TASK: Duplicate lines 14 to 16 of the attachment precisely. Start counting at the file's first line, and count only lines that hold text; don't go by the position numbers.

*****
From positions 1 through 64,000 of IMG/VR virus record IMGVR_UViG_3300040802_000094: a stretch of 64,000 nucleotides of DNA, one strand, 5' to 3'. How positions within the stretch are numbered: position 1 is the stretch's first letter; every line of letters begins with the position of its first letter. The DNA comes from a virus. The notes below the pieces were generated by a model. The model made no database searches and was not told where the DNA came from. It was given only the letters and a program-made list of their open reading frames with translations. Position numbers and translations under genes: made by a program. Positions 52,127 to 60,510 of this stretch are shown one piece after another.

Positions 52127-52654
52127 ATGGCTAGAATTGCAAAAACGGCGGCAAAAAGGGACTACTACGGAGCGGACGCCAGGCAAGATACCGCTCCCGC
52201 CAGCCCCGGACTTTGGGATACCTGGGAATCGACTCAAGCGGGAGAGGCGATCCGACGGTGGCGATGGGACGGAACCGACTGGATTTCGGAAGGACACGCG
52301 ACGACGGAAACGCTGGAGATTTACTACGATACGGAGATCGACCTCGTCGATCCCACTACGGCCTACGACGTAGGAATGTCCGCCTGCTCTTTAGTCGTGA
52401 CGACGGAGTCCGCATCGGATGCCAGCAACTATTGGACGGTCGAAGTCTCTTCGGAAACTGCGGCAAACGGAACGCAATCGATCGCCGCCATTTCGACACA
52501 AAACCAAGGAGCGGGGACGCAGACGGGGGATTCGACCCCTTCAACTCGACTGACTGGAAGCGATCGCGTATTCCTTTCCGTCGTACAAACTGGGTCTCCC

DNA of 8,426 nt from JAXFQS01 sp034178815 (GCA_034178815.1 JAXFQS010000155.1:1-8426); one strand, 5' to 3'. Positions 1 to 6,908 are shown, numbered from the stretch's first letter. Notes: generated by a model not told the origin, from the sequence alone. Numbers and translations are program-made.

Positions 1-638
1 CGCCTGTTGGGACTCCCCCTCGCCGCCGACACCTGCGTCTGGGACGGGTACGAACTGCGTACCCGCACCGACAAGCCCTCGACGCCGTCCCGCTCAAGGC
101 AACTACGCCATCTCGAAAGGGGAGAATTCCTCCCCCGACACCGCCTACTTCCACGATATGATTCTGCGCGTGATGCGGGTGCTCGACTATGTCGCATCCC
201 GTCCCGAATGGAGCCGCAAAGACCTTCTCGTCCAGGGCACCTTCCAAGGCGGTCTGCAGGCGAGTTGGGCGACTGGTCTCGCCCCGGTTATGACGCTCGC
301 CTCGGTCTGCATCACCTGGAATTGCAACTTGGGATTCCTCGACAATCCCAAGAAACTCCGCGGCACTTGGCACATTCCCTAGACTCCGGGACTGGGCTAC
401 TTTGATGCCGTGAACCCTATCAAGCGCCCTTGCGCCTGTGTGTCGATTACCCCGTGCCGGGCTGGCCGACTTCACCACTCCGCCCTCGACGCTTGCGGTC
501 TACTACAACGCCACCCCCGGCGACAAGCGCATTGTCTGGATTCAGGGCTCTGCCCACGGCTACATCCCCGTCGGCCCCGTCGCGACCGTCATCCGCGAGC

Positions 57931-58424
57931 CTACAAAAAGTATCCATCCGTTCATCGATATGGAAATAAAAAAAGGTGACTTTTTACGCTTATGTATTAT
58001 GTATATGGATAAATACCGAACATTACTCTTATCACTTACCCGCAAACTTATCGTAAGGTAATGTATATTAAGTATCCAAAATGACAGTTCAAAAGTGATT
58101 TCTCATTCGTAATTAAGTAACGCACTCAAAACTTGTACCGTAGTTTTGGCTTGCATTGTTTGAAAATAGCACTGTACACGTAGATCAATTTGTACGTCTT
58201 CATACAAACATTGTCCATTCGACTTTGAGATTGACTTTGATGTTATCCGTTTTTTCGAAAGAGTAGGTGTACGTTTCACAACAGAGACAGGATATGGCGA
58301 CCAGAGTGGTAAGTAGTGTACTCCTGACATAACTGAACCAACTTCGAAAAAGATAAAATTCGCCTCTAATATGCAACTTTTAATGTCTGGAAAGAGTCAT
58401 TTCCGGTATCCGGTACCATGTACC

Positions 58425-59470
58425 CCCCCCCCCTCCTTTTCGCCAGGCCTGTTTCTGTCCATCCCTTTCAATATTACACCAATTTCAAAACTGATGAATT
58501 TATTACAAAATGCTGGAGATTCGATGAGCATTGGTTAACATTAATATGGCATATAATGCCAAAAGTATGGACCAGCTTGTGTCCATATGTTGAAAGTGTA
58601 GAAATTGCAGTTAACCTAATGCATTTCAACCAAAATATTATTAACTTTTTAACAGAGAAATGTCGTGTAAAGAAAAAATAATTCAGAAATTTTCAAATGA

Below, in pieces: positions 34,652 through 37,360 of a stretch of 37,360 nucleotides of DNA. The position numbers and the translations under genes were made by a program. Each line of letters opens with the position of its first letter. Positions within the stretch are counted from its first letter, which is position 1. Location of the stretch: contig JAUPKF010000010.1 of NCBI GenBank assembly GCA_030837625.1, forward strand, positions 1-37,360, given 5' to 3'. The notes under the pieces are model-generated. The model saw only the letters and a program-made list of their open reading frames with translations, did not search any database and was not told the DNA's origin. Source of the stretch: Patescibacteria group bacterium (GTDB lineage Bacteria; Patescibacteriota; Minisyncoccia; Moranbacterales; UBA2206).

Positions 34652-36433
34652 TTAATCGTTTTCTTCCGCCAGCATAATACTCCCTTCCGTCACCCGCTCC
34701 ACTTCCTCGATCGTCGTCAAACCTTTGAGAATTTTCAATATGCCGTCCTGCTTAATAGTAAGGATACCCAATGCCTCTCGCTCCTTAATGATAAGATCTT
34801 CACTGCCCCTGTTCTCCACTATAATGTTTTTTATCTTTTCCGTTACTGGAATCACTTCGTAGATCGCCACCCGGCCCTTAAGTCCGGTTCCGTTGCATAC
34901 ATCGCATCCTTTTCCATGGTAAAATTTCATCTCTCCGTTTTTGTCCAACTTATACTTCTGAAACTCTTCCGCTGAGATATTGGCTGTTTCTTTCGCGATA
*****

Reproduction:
401 TTTGATGCCGTGAACCCTATCAAGCGCCCTTGCGCCTGTGTGTCGATTACCCCGTGCCGGGCTGGCCGACTTCACCACTCCGCCCTCGACGCTTGCGGTC
501 TACTACAACGCCACCCCCGGCGACAAGCGCATTGTCTGGATTCAGGGCTCTGCCCACGGCTACATCCCCGTCGGCCCCGTCGCGACCGTCATCCGCGAGC

Positions 57931-58424